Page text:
Easy-peasy, I thought. Just sit on the horse, reach down with right hand and pull sabre from scabbard. Hmm…
A problem manifests itself straight away: there’s another dragoon sat on a horse to my left, in what they hilariously call, according to the 1801 Drill Manual*, ‘loose order’. I say hilariously because in the cavalry of that time, ‘loose order’ meant a gap of six inches between your left knee and the right knee of the dragoon on your left. And the same on your right. So there wasn’t much elbow room.
Next problem: I must put the horse’s reins in my left hand. Because it’s a double bridle* there are four, and because it’s a military bridle the reins are made from wider leather than usual. Which is a pain if, like me, you’ve got fairly small hands. From now I have to ride one-handed and pray the horse knows how to neck-rein*.
Now I reach for the sabre, which hangs quite low behind my left thigh. The shortest route is to reach below my left arm but…aagh! If I pull the sabre out that way I’ll cut through the reins, or something even more painful!
So – reach down over the left arm and grab the sword hilt, whilst deftly slipping my hand through the leather sword-knot. This is an art in itself when you’re wearing gloves.
Now the proximity of another horse becomes a pain; I can’t just pull the sabre out or I might accidentally disable one of my own side! No – I must grasp the grip and turn the guard through 180 degrees so that it faces the rear, draw the blade partially from the scabbard until my right hand is level with my left shoulder, forearm horizontal across my body and elbow under my chin. Now I can draw the sabre fully out but keeping my arm horizontal. Only once I’ve got this far can I twist my wrist (the rest of the arm stays still) to bring the blade to a vertical position, keeping it parallel to the horse’s body, the tip tracing an arc to the rear.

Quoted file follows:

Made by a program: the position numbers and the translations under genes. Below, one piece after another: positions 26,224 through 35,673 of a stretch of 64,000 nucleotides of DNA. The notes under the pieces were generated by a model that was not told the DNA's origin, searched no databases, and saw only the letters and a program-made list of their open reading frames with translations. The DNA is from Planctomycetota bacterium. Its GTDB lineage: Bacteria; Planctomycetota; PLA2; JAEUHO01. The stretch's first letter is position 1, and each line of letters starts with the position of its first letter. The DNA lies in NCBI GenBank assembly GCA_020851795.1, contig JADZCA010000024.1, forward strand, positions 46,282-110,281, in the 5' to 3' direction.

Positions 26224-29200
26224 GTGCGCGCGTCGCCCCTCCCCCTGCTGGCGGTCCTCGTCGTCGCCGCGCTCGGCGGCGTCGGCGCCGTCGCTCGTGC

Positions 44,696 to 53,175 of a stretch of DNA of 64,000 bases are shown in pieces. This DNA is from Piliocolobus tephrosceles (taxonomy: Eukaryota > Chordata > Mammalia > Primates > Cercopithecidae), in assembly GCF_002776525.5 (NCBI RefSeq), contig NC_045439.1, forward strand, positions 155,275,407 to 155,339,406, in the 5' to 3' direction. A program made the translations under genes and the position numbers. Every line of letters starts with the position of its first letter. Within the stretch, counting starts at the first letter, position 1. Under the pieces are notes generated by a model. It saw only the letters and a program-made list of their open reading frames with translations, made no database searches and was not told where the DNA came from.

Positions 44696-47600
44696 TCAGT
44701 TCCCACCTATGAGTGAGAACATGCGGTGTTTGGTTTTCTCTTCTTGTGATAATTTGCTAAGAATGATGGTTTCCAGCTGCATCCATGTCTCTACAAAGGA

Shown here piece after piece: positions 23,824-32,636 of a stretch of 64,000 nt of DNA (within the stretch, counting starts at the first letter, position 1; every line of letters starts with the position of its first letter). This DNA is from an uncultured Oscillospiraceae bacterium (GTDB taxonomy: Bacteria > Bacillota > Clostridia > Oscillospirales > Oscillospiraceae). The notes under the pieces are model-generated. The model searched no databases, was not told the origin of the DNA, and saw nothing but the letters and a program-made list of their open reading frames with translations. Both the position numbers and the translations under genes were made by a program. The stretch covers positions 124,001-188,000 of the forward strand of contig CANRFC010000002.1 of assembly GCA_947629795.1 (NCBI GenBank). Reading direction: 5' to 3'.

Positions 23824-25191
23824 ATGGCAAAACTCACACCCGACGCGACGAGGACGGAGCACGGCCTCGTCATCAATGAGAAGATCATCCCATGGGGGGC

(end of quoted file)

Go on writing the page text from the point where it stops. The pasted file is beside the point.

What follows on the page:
Then I move my hand until the sabre is at the ‘salute’, blade vertical in front of my nose. Finally, I must bring the sabre to the ‘attention’, right arm bent, forearm parallel with the ground and sabre hilt level with my waist.
Whew – sorted.
Good job it’s only a practice, really. If French cavalry were charging at us they’d have skewered me by now.
1801 Drill Manual is ‘Instructions and Regulations for the Formations and Movements of the Cavalry’ (Fourth Edition)
Double bridle – a bridle with two bits (mouthpieces), hence two sets of reins – the example below shows an 1805 pattern (ish) bridle with modern bridoon and original 1830’s curb badged to the Yorkshire Hussars
Neck-rein – turning the horse by laying the rein against the opposite side of its neck to the direction you wish to take (eg. left side to turn right) rather than pulling the rein on the same side.
My grateful thanks to Paul Martin of the 15th Light Dragoons (www.xvld.org) for commenting on and correcting my original text. And for not laughing at my initial efforts on horseback. Yes, it really is as difficult as it reads!